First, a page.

We were looking for different places to visit over the Easter holidays, and I’d spotted an advert in a local magazine for an Easter Egg Trail somewhere new. We would be spending a day exploring Stonor Park, near Henley-on-Thames and there was the hope that we might spot a few deer along the way.
The Stonor family have lived at Stonor Park for 800 years and are still in residence, so the house and grounds aren’t open every day. Check the website before you plan your trip to make the most of your visit is my top tip. We visited on Easter Sunday, the grounds opened at 10am with the house opening at 1pm. It looks as if the house now opens at 1.30pm on the days you can visit.
We arrived not long after the grounds opened, and the car park was already filling up. Exploring Stonor Park is clearly something that’s popular and I could see why as soon as we arrived. With rolling parkland and a wonderful outdoor area for the children, we were going to have fun without even setting foot inside the house.
We purchased our tickets from the Visitor Centre by the car park. You can choose to visit everything as we did, or just visit the play area and gardens. They also offer a season ticket and a reward card, so after 5 visits you receive a free visit. Always handy to know if you are in the area. There are a small selections of refreshments available here, along with some seating.
If like us, you’re looking for something more substantial, The Pantry is located in the oldest part of the house, dating back to the 12th century, and opens at 12, serving light lunches, sandwiches, cake and rather delicious homemade soup.
Our first stop whilst exploring Stonor Park was the Wonder Woods Adventure Park, which all the kids seemed to love.
Everything at Stonor Park looks very new, is well-kept and perfect for children who love to be outdoors. My 7 year old Monkey was in his element. There’s a sand pit and water play area, tunnels, climbing area, zip wire and a 9m Pyramid Tower that I would imagine is now open.
But with my son, the den building area was the biggest hit. He was in stick heaven. Building dens and camp fires and generally bossing his Dad around.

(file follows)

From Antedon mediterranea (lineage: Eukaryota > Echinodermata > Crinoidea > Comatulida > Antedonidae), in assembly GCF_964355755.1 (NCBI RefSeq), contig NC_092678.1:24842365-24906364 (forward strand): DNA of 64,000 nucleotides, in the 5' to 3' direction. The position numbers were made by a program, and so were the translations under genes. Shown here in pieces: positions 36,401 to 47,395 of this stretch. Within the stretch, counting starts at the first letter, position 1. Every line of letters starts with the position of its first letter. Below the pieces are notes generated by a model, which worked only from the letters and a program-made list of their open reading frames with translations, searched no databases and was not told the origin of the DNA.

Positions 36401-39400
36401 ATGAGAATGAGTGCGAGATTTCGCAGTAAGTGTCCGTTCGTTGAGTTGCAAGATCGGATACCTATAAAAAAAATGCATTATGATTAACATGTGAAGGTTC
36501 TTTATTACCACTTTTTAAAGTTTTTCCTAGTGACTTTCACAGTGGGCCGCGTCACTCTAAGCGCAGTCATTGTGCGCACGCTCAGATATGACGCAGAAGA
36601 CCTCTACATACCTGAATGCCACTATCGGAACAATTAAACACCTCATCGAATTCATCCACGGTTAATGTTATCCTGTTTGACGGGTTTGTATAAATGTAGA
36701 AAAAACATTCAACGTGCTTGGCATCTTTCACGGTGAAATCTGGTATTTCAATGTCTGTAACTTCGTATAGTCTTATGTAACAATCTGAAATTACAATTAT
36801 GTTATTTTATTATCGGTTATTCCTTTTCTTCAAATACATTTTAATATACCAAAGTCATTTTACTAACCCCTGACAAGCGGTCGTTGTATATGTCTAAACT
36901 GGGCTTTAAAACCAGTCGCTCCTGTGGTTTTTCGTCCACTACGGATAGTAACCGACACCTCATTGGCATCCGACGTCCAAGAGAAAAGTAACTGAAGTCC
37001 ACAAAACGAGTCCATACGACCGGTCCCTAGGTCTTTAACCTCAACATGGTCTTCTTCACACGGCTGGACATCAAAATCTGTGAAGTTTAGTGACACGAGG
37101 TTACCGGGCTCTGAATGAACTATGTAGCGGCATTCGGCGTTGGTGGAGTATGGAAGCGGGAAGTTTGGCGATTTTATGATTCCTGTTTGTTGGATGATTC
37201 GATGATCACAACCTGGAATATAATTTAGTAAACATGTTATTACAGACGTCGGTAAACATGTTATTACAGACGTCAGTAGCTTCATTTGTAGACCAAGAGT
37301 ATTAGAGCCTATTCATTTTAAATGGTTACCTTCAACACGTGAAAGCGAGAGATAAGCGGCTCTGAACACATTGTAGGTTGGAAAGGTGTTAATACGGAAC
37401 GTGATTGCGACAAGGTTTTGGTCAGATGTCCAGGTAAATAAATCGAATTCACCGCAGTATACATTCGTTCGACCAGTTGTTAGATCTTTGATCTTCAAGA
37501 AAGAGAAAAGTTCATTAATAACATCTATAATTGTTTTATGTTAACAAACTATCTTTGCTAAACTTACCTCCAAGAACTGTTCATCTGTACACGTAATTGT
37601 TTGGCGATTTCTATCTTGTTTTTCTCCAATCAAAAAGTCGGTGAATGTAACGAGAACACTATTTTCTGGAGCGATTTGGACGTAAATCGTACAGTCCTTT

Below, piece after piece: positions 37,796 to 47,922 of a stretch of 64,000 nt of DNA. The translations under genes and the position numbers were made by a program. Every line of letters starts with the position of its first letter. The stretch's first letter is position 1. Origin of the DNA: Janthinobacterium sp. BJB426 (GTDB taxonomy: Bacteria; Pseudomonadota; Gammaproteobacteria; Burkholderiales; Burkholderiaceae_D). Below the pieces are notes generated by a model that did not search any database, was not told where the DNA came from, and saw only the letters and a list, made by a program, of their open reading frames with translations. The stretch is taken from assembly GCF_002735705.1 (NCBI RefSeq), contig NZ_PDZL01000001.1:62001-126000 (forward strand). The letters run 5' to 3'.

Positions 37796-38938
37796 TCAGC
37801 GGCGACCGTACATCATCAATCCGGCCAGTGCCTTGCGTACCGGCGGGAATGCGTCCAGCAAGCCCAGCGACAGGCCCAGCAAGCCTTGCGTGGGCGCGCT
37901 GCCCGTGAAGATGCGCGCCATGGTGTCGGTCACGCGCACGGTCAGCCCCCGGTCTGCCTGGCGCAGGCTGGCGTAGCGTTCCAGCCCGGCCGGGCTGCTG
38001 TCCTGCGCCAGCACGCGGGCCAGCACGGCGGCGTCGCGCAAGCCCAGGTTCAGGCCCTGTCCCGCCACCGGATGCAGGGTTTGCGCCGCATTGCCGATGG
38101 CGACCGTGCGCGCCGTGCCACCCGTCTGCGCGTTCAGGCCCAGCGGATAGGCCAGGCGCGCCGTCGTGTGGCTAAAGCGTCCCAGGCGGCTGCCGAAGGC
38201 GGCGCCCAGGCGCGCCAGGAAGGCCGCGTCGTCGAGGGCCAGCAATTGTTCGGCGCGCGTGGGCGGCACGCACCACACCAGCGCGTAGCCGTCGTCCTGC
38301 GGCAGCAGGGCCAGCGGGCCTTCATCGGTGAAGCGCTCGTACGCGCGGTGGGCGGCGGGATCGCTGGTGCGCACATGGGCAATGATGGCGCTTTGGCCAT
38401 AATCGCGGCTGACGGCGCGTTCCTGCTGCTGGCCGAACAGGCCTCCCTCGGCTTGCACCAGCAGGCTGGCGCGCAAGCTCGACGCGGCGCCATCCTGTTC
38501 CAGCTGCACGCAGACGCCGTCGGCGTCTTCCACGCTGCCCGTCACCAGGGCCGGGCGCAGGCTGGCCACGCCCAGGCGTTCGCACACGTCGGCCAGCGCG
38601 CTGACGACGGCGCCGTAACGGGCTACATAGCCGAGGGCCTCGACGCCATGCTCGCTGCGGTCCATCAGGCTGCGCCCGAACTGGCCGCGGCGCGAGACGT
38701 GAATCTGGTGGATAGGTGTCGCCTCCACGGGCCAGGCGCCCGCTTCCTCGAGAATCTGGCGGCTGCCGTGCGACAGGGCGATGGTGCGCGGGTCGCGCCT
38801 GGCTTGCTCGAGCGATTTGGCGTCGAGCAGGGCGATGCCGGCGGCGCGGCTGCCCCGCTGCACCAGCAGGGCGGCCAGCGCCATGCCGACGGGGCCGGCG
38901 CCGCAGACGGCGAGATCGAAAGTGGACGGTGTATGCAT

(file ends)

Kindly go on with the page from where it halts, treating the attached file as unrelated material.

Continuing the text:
We’d also spotted the Stonor Deer herd as we drove into the grounds, so Monkey was eager to mimic the stag’s antlers.
My deer loving stick boy had a great time and he was occupied for ages with his den building efforts. He’s not one for zip wires or climbing really, but I can see on a second visit he might be tempted to have some fun in the sandpit and water area.
Our stomachs were calling and we headed to The Pantry for lunch, homemade soup for the grown ups and Monkey opted for a filling sandwich. The eating area is quite small so it’s worth getting there early, the prices are in par with National Trust eateries and the quality is good as is the coffee.
The house is well worth a visit and is so clearly still a family home. You can’t take photographs inside, but it was lovely to get more of an insight into the family and the history of the house. It’s also worth popping into the chapel if you have the chance.
The house grounds included a walled garden and the more formal Italianate Garden. Monkey had decided against trying the Easter trail but he did love playing hide in seek in the gardens with Daddy P.
I got to sit back and enjoy the the views whilst the two of them chased each other for ages. It was lovely to see Monkey so relaxed and just having fun.
I can imagine that in the coming months, the gardens will be full of colour. We saw an impressive amount of mistletoe growing in the trees too, something I’ve only ever seen from a distance before. Somehow we totally missed that we could visit the Arboretum at Stonor Park, something for a future visit.
The parkland had been calling us ever since we’d arrived. The views across the Chiltern Hills were wonderful even on a dull April day.
I’d only got my kit lens with me so couldn’t capture the Red Kites that were soaring overhead and offering us the most wonderful free aerial display. Even though we see them over our house all the time, we still find them captivating to watch. You’ll have to take my word that they were really rather impressive.
We were going in search of the deer we’d spotted earlier in the day. I explained to Monkey that he’d have to be very quiet and patient if he wanted to see them once we were out of the car. I was really rather impressed with him as he took it all on board and crept along the pathway quietly until we spotted them in the distance. Again, I had the wrong lens with me to capture the deer properly. But they were beautiful to watch, we stood quietly and just enjoyed sharing the parkland with them. Look carefully and you might spot them too. I’m not sure that Monkey’s stick antlers really fooled anyone but he was happy.
It would be useful if there was a trail map for the pathway, or at least some idea of the length of the walk. We’d have stayed walking on the path for longer if we’d had more details to go on.
Overall we really enjoyed our time exploring Stonor Park, and I’m sure we’ll be back to have fun in again in the future. Maybe you’d like to pin it for the future too.